GRANITEVILLE - Democratic U.S. Senate candidate Inez Tenenbaum used a textile mill as a backdrop Wednesday for her continued assault on U.S. Rep. Jim DeMint's proposed 23 percent national sales tax and his unabashed support of free trade that she said has cost South Carolina almost 60,000 manufacturing jobs since 2001.
Mrs. Tenenbaum, the state's education superintendent, chided Mr. DeMint for calling textile executives who support her "malcontents" and "hypocrites," but she didn't try to score points on her opponent's statement that single pregnant women shouldn't be teachers.
She gave a blanket response to both Mr. DeMint's words on the suitability of single pregnant women teaching and his assertion during a debate in Charleston on Sunday that gays and lesbians should not be hired as classroom teachers.
"If a person is well-qualified, if that person does their job well, we should not discriminate against them," Mrs. Tenenbaum said during a news conference at Avondale Mills' Horse Creek denim plant, one of six textile mills the company owns in the Aiken-Augusta area.
"I told Jim I thought his comments about schoolteachers were un-American and that the private lives of our teachers shouldn't be criticized."
Mr. DeMint, favored to win the seat of retiring Democratic U.S. Sen. Ernest "Fritz" Hollings because South Carolina is a heavily Republican state, issued an apology Wednesday for his comment on pregnant single women being an unacceptable role model for children, which he made during a Tuesday afternoon meeting with the editorial board of the Aiken Standard.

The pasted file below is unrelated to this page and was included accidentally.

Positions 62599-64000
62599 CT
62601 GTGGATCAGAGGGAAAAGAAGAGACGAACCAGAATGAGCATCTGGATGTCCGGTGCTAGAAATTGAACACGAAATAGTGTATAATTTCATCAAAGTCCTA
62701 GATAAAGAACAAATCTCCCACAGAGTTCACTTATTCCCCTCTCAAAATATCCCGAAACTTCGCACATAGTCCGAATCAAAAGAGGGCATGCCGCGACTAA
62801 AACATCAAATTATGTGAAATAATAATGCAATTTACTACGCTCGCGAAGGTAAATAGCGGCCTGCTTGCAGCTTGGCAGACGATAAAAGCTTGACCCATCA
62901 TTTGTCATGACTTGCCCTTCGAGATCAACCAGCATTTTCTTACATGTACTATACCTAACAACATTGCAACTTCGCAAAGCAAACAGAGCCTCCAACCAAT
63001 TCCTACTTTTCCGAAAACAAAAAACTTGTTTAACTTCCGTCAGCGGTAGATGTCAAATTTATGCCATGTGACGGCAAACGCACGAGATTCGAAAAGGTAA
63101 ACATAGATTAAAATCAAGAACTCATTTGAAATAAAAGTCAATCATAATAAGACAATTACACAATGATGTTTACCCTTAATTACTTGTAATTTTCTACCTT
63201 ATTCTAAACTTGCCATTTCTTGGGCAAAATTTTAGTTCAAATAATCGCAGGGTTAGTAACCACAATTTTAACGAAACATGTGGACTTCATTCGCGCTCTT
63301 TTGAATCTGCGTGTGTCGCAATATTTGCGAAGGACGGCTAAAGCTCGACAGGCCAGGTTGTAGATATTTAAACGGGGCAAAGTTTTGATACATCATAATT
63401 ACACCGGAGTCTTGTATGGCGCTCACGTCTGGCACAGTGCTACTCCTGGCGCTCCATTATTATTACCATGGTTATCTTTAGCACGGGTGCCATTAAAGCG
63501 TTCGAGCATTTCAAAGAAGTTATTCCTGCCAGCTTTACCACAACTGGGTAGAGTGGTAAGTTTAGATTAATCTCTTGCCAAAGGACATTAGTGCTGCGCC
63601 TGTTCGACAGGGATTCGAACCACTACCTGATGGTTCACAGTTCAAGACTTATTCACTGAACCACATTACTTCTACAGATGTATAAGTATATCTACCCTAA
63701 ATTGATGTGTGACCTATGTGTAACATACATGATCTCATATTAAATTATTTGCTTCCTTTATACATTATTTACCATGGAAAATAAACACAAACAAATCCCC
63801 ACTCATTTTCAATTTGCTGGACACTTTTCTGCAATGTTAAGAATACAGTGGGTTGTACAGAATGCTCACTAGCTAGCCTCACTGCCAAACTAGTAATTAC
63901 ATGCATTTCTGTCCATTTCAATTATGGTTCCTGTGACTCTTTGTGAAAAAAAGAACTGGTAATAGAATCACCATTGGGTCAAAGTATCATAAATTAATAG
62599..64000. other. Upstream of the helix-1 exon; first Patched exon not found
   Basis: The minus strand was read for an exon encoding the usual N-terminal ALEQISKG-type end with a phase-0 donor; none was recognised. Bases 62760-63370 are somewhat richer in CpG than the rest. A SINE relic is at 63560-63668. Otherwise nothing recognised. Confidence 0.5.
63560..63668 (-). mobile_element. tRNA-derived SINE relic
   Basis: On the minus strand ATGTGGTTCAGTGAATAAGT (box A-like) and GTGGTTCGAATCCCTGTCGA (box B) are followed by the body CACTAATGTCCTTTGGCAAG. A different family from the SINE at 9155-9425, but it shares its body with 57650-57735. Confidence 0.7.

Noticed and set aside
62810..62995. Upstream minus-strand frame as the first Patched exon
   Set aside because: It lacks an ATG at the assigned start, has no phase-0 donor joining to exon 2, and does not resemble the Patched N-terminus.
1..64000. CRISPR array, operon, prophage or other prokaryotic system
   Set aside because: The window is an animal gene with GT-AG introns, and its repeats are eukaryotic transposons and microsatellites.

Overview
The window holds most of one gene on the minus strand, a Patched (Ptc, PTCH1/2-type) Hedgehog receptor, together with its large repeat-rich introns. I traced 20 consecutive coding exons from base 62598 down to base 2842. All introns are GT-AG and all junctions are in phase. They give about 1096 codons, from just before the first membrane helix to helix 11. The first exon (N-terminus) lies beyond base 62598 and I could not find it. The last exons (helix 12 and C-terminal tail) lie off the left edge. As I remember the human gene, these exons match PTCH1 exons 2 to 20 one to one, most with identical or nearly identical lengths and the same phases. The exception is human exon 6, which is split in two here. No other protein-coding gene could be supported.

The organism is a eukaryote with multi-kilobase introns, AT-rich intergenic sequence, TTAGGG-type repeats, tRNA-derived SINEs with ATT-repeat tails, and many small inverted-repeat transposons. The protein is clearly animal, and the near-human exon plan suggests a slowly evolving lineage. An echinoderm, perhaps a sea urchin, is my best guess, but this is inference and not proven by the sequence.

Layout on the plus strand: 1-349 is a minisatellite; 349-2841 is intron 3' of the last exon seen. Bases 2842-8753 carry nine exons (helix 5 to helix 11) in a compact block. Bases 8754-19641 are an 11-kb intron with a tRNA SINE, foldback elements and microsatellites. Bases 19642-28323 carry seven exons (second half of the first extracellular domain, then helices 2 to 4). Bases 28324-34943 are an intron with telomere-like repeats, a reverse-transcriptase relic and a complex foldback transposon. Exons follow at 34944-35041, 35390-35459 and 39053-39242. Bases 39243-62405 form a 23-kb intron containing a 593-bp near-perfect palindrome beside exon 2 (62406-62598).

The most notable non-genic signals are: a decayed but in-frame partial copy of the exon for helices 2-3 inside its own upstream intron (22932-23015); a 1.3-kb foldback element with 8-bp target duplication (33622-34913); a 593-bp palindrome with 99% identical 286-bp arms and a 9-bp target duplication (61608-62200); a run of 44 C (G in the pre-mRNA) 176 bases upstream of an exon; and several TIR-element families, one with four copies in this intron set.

"So as my wife often reminds me, sometimes my heart disengages from my head and I say something I shouldn't - and that's what happened yesterday," said Mr. DeMint in a prepared statement. "I clearly said something as a dad that I just shouldn't have said. And I apologize."
For more than a month, Mrs. Tenenbaum has savaged Mr. DeMint's sponsorship of a 23 percent national sales tax designed as a substitute for the federal income tax, saying it would be an unfair burden on middle-class South Carolinians on everything from food and car purchases to movies and prescription drugs.
Abolishing the income tax would also eliminate deductions for mortgage payments and charitable donations, she said.
Mrs. Tenenbaum also lambasted Mr. DeMint for voting to give China permanent normal trading status and for being the only member of the Congressional delegations of North Carolina and South Carolina not to petition President Bush to ask for an extension of quotas on Chinese textile goods that are set to expire at year's end.
South Carolina will lose 42,000 manufacturing jobs, most of them in the textile industry, if those quotas are lifted, she said.
"Every one of our congressmen and senators went to bat for textile workers except one - Jim DeMint," she said.
If elected to the U.S. Senate, Mrs. Tenenbaum said, she would vote to extend those quotas until 2008
She also repeated her call for a moratorium on new trade pacts until their impact on domestic jobs could be studied.
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